Sugar harms men’s mental health

Health scientists find that eating too much sugar may also increase men’s long-term risk of mental health disorders.
Researchers found that men who consumed more than 67 grams of sugar daily from sweetened foods and beverages were much more likely to develop anxiety, depression, and other common mental disorders after 5 years, compared with men with a lower daily sugar intake.
Lead study author Anika Knüppel, of the Institute of Epidemiology and Public Health at University College London in the United Kingdom, and colleagues recently reported their findings in the journal Scientific Reports.
The Dietary Guidelines for Americans recommend that added sugar – that is, sugar that is added to foods and drinks during manufacturing or that we add ourselves – should make up no more than 10 percent of total daily calories for adults and children.
According to the Centers for Disease Control and Prevention (CDC), however, adults aged 20 and older consumed around 13 percent of their total daily calories from sugar between 2005 and 2010, with most added sugars coming from sugar-sweetened beverages, cakes and cookies, candy, and ice cream.
Consuming too much sugar can increase the risk of numerous health problems, including obesity, type 2 diabetes, heart disease, and tooth decay.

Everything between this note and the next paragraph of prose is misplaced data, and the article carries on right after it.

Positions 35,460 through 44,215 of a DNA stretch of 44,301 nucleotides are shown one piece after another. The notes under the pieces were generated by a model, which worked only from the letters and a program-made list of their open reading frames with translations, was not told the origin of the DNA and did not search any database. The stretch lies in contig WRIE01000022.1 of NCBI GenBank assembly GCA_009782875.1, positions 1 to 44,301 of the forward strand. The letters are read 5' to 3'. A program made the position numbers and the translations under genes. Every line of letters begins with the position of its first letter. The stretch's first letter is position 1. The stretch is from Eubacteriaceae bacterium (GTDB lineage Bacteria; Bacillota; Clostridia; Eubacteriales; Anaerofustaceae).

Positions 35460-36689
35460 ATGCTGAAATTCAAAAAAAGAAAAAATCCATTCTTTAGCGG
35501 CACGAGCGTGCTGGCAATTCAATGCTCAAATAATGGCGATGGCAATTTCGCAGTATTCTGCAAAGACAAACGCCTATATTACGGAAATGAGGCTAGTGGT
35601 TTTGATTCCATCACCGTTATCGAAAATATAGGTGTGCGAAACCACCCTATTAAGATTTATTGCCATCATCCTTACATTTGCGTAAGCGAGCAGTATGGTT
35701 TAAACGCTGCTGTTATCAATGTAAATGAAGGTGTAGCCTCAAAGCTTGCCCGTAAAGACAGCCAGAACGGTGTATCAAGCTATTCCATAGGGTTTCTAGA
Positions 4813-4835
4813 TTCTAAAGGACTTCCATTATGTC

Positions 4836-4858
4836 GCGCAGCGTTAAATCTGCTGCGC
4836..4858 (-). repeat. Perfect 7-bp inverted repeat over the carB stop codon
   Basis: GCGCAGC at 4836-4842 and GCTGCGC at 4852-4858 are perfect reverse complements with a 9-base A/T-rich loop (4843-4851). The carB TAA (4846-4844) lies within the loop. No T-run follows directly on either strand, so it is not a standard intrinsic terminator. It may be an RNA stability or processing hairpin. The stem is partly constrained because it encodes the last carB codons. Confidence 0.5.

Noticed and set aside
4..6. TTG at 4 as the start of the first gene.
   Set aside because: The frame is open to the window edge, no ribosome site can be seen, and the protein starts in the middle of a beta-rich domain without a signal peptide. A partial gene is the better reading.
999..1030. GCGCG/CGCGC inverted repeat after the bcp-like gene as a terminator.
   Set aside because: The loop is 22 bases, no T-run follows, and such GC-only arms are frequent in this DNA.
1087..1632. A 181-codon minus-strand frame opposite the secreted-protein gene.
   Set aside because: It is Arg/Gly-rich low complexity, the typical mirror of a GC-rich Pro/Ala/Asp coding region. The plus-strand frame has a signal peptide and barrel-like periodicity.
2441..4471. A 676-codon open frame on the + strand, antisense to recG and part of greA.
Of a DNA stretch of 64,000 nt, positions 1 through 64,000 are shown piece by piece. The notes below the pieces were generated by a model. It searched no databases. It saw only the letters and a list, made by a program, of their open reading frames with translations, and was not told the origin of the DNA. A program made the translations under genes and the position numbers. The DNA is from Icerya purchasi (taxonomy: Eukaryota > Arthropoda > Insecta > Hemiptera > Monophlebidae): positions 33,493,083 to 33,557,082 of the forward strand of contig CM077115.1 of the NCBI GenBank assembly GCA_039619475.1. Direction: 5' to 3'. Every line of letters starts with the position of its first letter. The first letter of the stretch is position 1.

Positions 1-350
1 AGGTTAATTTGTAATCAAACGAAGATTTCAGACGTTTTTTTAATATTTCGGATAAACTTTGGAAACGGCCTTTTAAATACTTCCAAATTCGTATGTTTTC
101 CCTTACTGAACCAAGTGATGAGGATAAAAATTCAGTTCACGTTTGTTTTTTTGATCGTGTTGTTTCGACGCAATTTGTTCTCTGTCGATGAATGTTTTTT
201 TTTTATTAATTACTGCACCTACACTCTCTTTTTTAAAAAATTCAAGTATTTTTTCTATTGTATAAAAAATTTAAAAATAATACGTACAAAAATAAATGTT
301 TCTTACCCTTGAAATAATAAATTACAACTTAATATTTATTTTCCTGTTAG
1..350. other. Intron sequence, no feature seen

Previous studies have also indicated that there may be a link between high sugar intake and increased risk of depression, though Knüppel and team note that researchers have suggested that this association may be down to “reverse causation.”
“Reverse causation refers, in this context, to the possibility that a mood disorder may lead to higher sugar intake, so that the diet-mental health association is wholly or partly the result of poor mental health rather than of high sugar intake,” the authors explain.
For this latest research, the team set out to gain a better understanding of whether sugar consumption might influence the development of mental health disorders.


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